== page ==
Ever since it’s launch in 2017, the Nintendo Switch has gone from strength to strength. Selling 52 million copies in just a couple of years, the system has proven a huge hit for Nintendo, with games like Super Mario Odyssey, Super Smash Bros Ultimate and the Legend of Zelda Breath of the Wild being some of the best selling titles in their respective series.
And like Nintendo consoles before it, it’s getting various alternate versions. Like the Nintendo Switch Lite, a simplified version of the console that only plays games in handheld mode without any possibility to connect it to a TV.
However, it appears the Switch Lite isn’t the only alternate version of the console Nintendo plans to release.
No, they seemingly want to release a home console only version of the system too. This variation would only support digitally downloaded games, and would have extra functionality related to HDMI graphics support.
Here’s a discussion of it from SciresM’s stream recording, where he dissects a recent update to the console’s firmware:
Caption: See about 1 hour, 9 minutes and 40 seconds into the above video
As you can tell, he mentions a version called Calcio, as well as some potential information about its development and Nintendo’s past plans for the system.
Basically, it seems like the timeline went as follows:
First, Nintendo had plans for a docked only Switch console. They started writing the firmware/OS for it, under the code name ‘Copper’.
However, this version ran into development issues. So, Nintendo then scrapped this one, and put all their focus on the normal Nintendo Switch and the Nintendo Switch Lite.
Then, after a while, they changed their mind. They decided a docked only digital downloads focused Switch console could work well, so started up development on it again.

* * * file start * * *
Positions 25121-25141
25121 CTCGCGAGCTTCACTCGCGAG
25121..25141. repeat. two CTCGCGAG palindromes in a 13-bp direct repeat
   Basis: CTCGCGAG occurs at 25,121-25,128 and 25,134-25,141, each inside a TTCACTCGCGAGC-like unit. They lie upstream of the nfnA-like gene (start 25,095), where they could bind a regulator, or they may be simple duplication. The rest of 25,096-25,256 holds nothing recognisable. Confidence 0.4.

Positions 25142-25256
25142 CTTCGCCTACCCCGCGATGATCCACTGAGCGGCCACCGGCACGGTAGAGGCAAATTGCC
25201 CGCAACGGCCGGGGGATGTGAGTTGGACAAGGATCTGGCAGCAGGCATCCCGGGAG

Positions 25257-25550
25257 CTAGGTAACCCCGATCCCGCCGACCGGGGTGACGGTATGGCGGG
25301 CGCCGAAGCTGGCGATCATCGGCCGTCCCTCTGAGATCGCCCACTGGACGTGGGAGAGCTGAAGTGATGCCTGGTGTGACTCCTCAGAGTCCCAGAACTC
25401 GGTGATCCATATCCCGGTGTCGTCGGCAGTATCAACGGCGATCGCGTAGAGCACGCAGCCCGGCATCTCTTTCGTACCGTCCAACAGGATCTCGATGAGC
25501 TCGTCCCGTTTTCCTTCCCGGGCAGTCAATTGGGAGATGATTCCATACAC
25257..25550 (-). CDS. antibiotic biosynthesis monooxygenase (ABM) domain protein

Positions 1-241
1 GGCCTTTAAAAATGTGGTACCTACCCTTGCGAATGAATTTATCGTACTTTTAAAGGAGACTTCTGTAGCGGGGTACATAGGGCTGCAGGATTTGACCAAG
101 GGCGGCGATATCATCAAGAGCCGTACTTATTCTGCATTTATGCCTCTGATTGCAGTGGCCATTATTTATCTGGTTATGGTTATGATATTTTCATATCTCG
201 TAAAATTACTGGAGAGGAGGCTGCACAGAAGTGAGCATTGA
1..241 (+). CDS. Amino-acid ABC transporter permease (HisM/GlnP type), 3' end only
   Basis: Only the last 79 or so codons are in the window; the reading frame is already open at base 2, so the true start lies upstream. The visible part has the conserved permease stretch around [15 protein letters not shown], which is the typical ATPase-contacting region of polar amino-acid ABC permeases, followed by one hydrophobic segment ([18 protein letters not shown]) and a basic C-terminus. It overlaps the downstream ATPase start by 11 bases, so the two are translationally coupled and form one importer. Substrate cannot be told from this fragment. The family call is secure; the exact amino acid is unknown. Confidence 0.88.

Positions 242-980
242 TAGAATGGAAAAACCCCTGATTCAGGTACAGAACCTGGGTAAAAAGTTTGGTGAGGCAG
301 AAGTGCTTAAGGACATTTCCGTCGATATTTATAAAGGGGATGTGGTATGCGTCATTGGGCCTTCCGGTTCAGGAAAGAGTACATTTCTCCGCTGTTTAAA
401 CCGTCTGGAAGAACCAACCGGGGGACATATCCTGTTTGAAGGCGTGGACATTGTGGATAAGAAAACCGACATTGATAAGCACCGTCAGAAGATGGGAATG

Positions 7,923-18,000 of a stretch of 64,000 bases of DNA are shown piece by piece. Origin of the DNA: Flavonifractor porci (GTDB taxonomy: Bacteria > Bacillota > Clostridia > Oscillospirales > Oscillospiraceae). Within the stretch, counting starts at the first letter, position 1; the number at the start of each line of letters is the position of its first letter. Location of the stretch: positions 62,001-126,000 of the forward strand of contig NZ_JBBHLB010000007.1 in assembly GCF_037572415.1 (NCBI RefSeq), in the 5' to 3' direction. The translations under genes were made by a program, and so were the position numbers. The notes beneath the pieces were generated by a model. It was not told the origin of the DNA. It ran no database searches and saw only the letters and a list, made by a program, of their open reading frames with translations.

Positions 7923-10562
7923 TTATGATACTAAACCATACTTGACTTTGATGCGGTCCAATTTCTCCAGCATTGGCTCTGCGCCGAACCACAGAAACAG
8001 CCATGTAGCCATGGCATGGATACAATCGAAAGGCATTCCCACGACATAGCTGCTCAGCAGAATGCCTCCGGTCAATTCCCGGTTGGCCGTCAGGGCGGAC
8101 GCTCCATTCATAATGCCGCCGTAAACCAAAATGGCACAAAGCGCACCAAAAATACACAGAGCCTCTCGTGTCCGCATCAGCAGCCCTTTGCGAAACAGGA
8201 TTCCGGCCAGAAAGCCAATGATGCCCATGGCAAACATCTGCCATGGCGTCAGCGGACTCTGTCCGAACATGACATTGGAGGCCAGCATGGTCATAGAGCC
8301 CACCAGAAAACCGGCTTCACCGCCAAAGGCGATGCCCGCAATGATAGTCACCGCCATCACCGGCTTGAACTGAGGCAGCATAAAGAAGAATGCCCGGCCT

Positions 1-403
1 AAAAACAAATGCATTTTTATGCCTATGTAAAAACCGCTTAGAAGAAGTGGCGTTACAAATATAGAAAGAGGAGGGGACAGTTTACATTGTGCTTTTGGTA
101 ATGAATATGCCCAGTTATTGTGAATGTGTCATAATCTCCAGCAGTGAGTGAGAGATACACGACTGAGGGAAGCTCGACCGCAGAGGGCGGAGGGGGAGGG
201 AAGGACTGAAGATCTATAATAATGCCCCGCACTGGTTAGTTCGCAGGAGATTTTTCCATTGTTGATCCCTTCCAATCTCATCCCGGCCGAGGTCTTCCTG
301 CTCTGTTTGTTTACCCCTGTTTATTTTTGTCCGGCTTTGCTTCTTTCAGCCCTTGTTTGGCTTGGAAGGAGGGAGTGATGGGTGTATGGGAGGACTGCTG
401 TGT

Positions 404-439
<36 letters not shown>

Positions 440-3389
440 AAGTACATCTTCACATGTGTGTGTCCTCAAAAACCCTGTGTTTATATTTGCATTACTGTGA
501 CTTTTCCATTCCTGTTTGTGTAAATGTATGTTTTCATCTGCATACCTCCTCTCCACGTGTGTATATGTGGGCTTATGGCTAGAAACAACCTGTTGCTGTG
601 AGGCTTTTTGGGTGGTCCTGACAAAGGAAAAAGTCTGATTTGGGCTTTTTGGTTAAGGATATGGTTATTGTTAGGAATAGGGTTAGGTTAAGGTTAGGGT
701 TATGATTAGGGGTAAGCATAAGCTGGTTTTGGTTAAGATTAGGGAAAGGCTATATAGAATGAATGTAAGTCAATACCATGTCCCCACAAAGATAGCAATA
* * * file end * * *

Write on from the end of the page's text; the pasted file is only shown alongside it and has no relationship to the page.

With this one (now code named ‘Calcio’) being the one we can now see remnants of in the code for recent Switch firmware updates.
It’s an interesting history if true, and implies we could have seen a home console only version of the Switch way earlier in the console’s lifespan.
So things could have been really different for the console. And if they pan out this time, Nintendo might have one hell of a bombshell announcement to make at E3/in a future Nintendo Direct.
But is this a good thing? Would we really want to see a home console only, digital download focused version of the Nintendo Switch?
To be honest, we’re not too sure. On the one hand, yes. Digital distribution is definitely the way things appear to be going in the media world. And stuff like the eShop, Xbox Live, PSN and Steam are all certainly convenient in one way or the other.
Yet at the same time, they’re also kind of a bad deal for the consumer overall. Think about it, digital games aren’t really property. They’re basically just permanent rentals.
And their prevalence now isn’t a good thing. You don’t want a system where you can’t always bring your games with you to other consoles, or sell them to others in future. Or one where losing the system potentially means losing your entire library.
The system we’re hearing about here is basically the Nintendo version of the PSP Go, or the Xbox One S All-Digital Edition.
It may also be a tough sell for consumers too. Wary of the risks we already mentioned above, only 11% of European gamers said they’d be likely to buy a digital download only games console in 2019, with a massive 60% basically saying they wouldn’t consider it at all.
Still, the evidence is out there, and it seems entirely likely we’ll be getting a digital downloads only, home console only version of the Nintendo Switch soon.
So what do you think of it? Are you interested in buying a Nintendo Switch that can’t be used as a portable system? What are your thoughts on consoles that don’t support game cards and discs?
Tell us what you think in the comments below, or at the Gaming Latest forums today!